Revision and recursion involves a careful evaluation by teachers and other educators of what has occurred as a result of implementing a particular instructional design module or unit of study. At this stage of the process, decisions should be made about the nature and extent of revision necessary to improve the model or whether other alternative models should replace it. Revisiting each cell in the design model is useful in deciding what revisions may be most appropriate. Assessment results may suggest a need for more activities to support a learning outcome, a more effective instructional strategy to teach a concept, or a broader array of resources. Careful assessment of each of these possibilities is important to improve learning the next time around.
Roles in Instructional Planning
Educators need to recognize that four essential roles must be performed during instructional planning (Kemp, Morrison, & Ross, 1998). These roles are not overlapping, but rather call for different types of expertise.
Too frequently, gifted programs have expected the designated gifted specialist to carry out all of these roles. Clearly such an expectation invites failure.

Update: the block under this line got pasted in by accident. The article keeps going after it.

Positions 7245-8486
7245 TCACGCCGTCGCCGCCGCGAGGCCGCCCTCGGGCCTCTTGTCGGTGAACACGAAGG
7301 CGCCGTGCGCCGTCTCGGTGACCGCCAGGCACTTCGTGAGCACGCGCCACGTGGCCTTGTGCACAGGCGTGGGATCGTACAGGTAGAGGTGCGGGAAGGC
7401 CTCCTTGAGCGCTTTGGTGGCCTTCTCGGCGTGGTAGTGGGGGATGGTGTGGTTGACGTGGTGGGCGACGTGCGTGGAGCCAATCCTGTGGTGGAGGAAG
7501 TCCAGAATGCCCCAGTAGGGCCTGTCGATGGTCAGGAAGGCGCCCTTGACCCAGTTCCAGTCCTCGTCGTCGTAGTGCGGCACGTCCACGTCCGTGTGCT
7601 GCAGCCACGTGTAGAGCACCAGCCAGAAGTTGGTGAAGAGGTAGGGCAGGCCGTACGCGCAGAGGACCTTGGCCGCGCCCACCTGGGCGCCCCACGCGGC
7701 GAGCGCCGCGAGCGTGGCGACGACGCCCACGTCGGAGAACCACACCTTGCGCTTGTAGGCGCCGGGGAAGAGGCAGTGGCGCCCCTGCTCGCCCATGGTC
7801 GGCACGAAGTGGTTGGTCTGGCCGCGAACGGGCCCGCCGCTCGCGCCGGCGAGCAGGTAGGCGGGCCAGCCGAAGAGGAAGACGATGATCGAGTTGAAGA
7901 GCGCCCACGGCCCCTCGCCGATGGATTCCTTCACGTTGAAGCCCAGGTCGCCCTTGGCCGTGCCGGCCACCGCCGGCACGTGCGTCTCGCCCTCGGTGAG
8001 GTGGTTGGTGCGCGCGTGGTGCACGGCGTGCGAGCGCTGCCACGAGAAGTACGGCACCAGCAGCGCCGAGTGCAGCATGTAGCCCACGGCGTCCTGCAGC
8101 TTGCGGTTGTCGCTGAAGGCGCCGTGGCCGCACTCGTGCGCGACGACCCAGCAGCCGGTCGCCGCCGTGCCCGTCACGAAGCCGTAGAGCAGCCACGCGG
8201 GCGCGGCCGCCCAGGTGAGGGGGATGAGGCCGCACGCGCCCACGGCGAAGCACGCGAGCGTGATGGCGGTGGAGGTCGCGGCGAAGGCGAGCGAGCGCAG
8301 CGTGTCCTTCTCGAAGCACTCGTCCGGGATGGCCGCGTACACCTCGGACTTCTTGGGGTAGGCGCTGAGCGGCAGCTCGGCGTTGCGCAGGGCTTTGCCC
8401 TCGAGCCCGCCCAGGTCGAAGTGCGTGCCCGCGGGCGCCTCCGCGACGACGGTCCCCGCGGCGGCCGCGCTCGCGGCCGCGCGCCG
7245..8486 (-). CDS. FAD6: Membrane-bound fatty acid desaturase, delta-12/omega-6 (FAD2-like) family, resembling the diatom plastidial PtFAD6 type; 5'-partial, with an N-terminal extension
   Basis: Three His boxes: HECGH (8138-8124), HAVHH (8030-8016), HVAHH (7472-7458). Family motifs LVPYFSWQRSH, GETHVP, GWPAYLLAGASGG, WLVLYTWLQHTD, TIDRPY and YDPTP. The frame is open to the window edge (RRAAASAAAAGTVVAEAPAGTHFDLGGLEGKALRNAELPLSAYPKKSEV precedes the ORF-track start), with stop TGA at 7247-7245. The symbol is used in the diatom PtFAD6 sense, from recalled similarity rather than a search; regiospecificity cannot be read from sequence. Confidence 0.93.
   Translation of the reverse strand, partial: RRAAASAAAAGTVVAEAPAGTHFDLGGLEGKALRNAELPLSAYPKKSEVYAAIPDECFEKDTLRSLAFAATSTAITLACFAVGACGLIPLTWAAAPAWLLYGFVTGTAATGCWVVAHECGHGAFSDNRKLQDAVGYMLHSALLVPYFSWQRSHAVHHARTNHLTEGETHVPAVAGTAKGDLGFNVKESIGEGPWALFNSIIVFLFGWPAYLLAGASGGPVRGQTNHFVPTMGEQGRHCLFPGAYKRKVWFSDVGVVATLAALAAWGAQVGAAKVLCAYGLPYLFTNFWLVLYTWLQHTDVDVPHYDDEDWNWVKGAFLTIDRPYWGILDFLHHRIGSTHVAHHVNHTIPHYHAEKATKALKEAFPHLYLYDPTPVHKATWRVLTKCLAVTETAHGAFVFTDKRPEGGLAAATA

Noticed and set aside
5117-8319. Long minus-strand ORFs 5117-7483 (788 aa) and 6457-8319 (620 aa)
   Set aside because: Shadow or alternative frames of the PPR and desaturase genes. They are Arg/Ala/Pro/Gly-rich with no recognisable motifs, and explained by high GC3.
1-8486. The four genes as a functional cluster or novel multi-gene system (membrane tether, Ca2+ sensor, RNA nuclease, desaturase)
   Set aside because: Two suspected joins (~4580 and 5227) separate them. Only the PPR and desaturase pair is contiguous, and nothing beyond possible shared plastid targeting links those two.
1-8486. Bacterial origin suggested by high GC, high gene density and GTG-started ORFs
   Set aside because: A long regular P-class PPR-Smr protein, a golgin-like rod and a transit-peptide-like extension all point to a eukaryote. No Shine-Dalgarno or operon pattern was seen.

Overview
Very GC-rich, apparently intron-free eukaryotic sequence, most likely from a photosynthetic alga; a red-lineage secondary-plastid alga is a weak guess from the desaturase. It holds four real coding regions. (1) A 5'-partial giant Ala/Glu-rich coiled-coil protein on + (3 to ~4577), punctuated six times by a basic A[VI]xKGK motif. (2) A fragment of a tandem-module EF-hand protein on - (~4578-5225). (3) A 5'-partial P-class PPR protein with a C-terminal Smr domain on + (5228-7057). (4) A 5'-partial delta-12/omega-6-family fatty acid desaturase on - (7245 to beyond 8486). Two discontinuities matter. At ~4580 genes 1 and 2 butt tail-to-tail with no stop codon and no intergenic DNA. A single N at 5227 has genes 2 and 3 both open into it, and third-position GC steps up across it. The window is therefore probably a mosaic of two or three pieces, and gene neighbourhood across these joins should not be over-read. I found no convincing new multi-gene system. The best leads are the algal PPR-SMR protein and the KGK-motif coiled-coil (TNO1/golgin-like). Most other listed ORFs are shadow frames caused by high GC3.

Premises Underlying Instructional Design Process
Kemp, Morrison, and Ross (1998) also identified seven basic premises that are important to internalize in the process of engaging in the instructional design process. These premises, as they apply to gifted curriculum development, are:
One of the most neglected areas in our schools is adequate attention to gifted programs and the curriculum designs employed to deliver those programs. In order for such programs to improve, curriculum design features, roles, and premises need to be carefully considered.
Kemp, J. E., Morrison, G. R., & Ross, S. M. (1998). Designing Effective Instruction. Upper Saddle River, NJ: Merrill.
Van Tassel-Baska, J. (2003). Curriculum Planning and Instructional Design for Gifted Learners. Denver: Love.
Van Tassel-Baska, J., Zuo, L, Avery, L. D., & Little, C. A. (2002). A Curriculum Study of Gifted Student Learning in the Language Arts. Gifted Child Quarterly, 46, 30-44.
Reprinted with permission from Open Space Communications.
This article is provided as a service of the Davidson Institute for Talent Development, a 501(c)3 nonprofit dedicated to supporting profoundly gifted young people 18 and under. To learn more about the Davidson Institute’s programs, please visit www.DavidsonGifted.org.